The two first chip areas 12a1 and 12a4 face each other across the first slit 14a. In addition, the two first chip areas 12a1 and 12a4 have sides that are perpendicular to the facing sides of the first chip areas 12a1 and 12a4 and that face the terminal area 12a3 across the second slits 14b and 14d, respectively. The second slits 14b and 14d may be continuously formed. In this case, the distance between the two first semiconductor chips 20 and 23 may be less than the distances between the first semiconductor chips 20 and 23 and the lead frame 41. In addition, the width of the first slit 14a may be less than the widths of the second slits 14b and 14d.

The above-described conductive plate 12a, having the first slit 14a and the second slits 14b and 14d formed therein, is able to limit the spread of the melting solders 20a, 23a, and 40a. This makes it possible to prevent the different kinds of solders 20a, 23a, and 40a from mixing. In addition, the first slit 14a is a penetrating continuous line that is formed in the conductive plate 12a so as to penetrate through the conductive plate 12a. The first slit 14a is therefore able to prevent positional shifts of the first semiconductor chips 20 and 23 and allows them to be disposed close to each other. In addition, the second slits 14b and 14d are (non-penetrating) continuous lines that are formed in the conductive plate 12a so as not to penetrate through the conductive plate 12a. The second slits 14b and 14d therefore allow current from the lead frame 41 to flow to the main electrodes on the rear surfaces of the first semiconductor chips 20 and 23 along the broken arrows of FIG. 7 reliably. As described above, the first slit 14a, which is a penetrating continuous line, allows the first semiconductor chips 20 and 23 to be disposed close to each other. In addition, the second slits 14b and 14d, which are non-penetrating continuous lines, are able to limit the spread of the solders 20a, 23a, and 40a while achieving low-inductance wiring without blocking the current paths between the first semiconductor chips 20 and 23 and the lead frame 41. As a result, the semiconductor device 50 has improved electrical properties and avoids a reduction in reliability.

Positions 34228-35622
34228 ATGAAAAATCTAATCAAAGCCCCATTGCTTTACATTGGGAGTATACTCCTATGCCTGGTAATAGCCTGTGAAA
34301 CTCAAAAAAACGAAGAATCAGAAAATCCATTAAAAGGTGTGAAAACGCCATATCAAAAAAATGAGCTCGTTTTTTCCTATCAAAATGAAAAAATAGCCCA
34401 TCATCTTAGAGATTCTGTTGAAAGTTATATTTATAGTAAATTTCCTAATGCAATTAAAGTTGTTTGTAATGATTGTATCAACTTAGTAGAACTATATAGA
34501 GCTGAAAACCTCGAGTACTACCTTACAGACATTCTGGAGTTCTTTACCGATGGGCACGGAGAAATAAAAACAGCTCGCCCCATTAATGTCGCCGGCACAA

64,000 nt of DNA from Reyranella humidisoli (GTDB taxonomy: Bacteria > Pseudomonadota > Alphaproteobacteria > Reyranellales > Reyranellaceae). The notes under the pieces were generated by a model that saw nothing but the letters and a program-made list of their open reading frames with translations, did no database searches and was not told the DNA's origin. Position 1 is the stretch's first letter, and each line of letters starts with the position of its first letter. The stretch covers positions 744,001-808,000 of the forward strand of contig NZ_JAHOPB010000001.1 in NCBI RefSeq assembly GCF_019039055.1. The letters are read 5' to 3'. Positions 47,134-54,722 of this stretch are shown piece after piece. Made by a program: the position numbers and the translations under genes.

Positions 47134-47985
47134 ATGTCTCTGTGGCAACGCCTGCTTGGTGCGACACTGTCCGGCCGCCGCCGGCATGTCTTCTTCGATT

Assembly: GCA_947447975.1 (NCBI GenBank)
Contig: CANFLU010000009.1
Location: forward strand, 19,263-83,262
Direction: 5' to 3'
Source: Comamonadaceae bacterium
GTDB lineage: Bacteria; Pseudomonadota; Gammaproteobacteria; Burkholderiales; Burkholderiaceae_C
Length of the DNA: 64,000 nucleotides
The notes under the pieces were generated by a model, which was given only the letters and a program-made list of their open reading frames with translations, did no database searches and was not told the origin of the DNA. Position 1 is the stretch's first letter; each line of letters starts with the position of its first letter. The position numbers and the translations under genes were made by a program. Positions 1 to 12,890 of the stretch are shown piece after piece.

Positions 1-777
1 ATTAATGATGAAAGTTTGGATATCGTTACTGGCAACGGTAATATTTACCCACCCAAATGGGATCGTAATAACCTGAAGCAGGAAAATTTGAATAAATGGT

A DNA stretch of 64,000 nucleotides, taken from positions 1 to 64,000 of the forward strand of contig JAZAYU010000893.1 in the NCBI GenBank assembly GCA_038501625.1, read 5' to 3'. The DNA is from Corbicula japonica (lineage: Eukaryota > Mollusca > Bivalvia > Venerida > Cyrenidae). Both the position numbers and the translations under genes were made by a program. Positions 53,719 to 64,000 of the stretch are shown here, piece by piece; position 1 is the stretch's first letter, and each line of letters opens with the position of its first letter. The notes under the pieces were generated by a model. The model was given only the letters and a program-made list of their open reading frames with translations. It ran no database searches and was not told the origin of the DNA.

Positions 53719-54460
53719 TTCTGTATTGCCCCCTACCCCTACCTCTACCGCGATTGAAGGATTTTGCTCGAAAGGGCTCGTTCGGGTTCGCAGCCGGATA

Fourth Embodiment

A fourth embodiment will now be described with reference to FIGS. 8 and 9 that illustrate the case where the second and third slits 14b and 14c of the first embodiment are formed to be broken lines in the conductive plate 12a of the first embodiment. FIG. 8 is a plan view illustrating a main part of a conductive plate of a ceramic circuit board included in a semiconductor device according to the fourth embodiment. FIG. 9 is a sectional view illustrating the main part of the conductive plate of the ceramic circuit board included in the semiconductor device according to the fourth embodiment. FIG. 9 is a sectional view taken along the dot-dashed line Y-Y of FIG. 8.

In a conductive plate 12a illustrated in FIG. 8, second and third slits 14b1 and 14c1 are formed in a broken line shape, in place of the second and third slits 14b1 and 14c1 each formed in a continuous line shape in the conductive plate 12a of FIG. 3. The second slit 14b1 is formed in a broken line shape in the conductive plate 12a so as to intermittently penetrate through the conductive plate 12a in the space between a first chip area 12a1 and a terminal area 12a3. This means that the first chip area 12a1 and the terminal area 12a3 are not divided completely by the second slit 14b1. The second slit 14b1 with the penetrating parts is able to limit the spread of melting solders 20a and 30a. In addition, the second slit 14b1 allows current from contact components 30 to flow to the main electrode on the rear surface of a first semiconductor chip 20 through parts of the second slit 14b1 that do not penetrate through the conductive plate 12a, along one broken arrow of FIG. 8. In addition, as with the second slit 14b1, the third slit 14c1 is formed in a broken line shape in the conductive plate 12a so as to intermittently penetrate through the conductive plate 12a in the space between a second chip area 12a2 and the terminal area 12a3. This means that the second chip area 12a2 and the terminal area 12a3 are not divided completely by the third slit 14c1. The third slit 14c1 with the penetrating parts is also able to limit the spread of the melting solders 21a and 30a. In addition, the third slit 14c1 allows current from the rear surface of the second semiconductor chip 21 to flow to the contact components 30 through parts of the third slit 14c1 that do not penetrate through the conductive plate 12a, along the other broken arrow of FIG. 8.